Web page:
The largest of Kromet’s three North American facilities is in Cambridge, Ontario, a 150,000-square-foot manufacturing plant with the capability to extrude, saw, machine, stamp, assemble and powder coat. The 68,000-square-foot Hamilton, Ontario, facility can machine, grind, bend, anodize and assemble finished products. Both Canadian locations are certified ISO 9001:2008. Kromet’s third North America plant, a 25,000-square-foot facility in Saltillo, Mexico, focuses on machining and assembly.
In 2006, the company brought its manufacturing capabilities to the other side of the planet when it established Kromet Asia. The Asian facility is designed to support new product launch and development, manufacturing process control, quality assurance and logistics.
The company continues to invest in its manufacturing. Kromet recently began a $5.3 million expansion of the Cambridge facility that will be completed by 2020. The plan will increase the plant’s capacity and modernize Kromet’s fabrication equipment with the addition of robotic automation and 3-D printing. The expansion is expected to add 50 new jobs, which led to a $800,400 subsidy – about 15 percent of the total expansion cost – from the Southwestern Ontario Development Fund, a government-controlled economic development fund that supports businesses, municipalities and nonprofit organizations.
Automating the lower-skilled processes will allow Kromet to grow its workforce in other areas. “We have to accommodate the Ontario government for its 15 percent investment to grow our job count and we’ve chosen to do that with skilled labor,” Owens says.
The decision to expand was fueled by Kromet’s goal to double in size from a $48 million business to a $100 million company within the next five years. “We saw that our market was definitely there but we had to expand our capacity to handle that kind of growth,” Owens adds.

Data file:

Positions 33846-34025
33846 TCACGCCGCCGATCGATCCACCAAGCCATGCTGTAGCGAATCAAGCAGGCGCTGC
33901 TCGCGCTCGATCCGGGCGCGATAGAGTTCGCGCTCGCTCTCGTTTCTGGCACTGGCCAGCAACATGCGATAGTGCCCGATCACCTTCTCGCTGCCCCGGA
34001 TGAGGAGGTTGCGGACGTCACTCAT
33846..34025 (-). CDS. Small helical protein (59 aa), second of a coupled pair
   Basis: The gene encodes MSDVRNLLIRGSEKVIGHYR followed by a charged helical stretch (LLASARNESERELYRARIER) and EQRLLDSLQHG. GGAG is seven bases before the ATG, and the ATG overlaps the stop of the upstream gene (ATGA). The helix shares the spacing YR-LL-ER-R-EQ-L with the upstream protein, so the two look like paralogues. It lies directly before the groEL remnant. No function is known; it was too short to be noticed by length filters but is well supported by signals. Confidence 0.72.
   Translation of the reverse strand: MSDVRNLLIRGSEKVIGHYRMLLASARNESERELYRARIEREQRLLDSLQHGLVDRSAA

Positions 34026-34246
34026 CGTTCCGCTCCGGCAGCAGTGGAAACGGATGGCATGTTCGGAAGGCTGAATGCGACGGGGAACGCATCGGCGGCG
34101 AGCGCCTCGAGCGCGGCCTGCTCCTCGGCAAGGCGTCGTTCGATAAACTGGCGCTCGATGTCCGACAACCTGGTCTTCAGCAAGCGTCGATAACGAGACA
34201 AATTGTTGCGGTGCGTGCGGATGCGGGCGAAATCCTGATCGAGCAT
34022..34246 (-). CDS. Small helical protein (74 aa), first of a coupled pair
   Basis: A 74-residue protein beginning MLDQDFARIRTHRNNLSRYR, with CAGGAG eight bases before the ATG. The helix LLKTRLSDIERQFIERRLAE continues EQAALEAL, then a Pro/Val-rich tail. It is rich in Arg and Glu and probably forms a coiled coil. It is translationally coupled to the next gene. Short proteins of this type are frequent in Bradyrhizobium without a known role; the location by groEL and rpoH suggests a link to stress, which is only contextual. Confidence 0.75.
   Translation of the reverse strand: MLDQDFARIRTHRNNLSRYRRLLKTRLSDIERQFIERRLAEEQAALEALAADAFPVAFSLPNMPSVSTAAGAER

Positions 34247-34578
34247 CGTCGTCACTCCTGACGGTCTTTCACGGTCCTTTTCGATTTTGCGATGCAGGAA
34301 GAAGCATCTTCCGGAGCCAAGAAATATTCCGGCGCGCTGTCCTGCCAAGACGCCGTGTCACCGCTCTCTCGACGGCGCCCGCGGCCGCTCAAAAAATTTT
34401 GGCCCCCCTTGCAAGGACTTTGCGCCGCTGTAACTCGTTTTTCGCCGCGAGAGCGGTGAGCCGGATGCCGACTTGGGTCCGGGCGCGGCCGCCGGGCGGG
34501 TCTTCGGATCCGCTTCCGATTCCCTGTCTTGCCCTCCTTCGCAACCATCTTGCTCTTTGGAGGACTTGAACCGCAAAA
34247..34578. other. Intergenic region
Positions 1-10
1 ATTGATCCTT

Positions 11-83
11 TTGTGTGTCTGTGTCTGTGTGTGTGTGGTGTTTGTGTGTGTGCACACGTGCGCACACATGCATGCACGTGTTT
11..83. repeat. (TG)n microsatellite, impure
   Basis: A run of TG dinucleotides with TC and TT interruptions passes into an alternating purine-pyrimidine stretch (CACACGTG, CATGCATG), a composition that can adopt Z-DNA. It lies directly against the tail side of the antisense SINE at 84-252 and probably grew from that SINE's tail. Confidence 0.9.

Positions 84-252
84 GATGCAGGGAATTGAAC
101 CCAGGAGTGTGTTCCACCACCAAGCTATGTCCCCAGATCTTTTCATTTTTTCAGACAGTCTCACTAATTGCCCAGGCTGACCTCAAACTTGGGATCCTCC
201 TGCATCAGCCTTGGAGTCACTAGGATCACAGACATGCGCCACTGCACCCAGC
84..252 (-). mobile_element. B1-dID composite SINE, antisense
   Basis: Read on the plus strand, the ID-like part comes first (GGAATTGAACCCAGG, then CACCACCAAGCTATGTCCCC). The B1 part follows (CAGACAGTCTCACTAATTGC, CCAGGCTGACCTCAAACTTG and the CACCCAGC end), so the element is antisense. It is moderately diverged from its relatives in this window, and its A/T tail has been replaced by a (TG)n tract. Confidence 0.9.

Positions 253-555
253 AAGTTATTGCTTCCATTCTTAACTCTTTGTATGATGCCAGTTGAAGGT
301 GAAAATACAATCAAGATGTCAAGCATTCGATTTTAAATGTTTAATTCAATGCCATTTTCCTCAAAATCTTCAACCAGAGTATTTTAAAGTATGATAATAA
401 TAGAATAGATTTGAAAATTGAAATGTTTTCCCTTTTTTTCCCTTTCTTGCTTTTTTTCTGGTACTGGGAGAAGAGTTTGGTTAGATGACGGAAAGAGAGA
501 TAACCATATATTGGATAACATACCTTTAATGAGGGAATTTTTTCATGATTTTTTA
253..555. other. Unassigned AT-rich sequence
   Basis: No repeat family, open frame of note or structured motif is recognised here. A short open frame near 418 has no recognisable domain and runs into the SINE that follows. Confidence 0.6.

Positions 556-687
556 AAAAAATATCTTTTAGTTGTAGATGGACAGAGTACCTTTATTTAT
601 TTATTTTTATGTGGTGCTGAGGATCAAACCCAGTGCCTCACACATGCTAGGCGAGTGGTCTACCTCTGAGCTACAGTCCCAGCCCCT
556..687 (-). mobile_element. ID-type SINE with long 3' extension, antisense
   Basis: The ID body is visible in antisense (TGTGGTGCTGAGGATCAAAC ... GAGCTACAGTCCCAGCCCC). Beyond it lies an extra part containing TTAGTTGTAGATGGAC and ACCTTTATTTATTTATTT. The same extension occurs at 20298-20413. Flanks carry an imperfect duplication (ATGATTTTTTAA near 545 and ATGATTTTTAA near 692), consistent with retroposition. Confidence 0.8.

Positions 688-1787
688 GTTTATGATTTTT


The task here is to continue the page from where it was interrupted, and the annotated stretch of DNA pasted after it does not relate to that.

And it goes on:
To achieve that higher capacity, Kromet needed to improve its machining capabilities. Over the past two years, the company has increased its number of CNC machines from three to 12 and added equipment for powder coating, bending, roll-forming and assembly. “We’re focused on growth and we have all the commitment of the ownership and financing in place to sponsor the growth,” states Owens. “Now it’s just a matter of execution.”
The people who make up Kromet are the force behind the company’s success and evolution over the years, and are likewise relied upon to drive quality. To better support its quality goals, Kromet developed iKuality, an initiative that engages workers on a personal level at their stations. The initiative challenges employees to consider what they can do every day to improve the quality level of the parts under their responsibility.
“We try to drive everything from continuous improvement down to the individual operator level,” Charron says. The attention Kromet gives its employees encourages longevity and builds the company’s institutional knowledge – in fact, two employees recently celebrated 45 years at Kromet. “We’ve got a pretty strong, engaged workforce I’d say are happy to be here and continue to grow as the company grows,” Charron adds.
After nearly a half-century of success, Kromet looks towards the future with confidence and excitement. And with innovation driving decision-making, Kromet is embracing technology and building on the strength of its leadership and its people, all while continuing to enhance its partnerships with existing customers. Kromet is also working to increase its focus in the auto market while researching future expansions into markets such as the Aerospace components industry.
With highly experienced and innovative teams within all areas of their organization, Kromet is extremely well positioned to leverage their internal expertise to continue to grow and prosper within its current and future markets.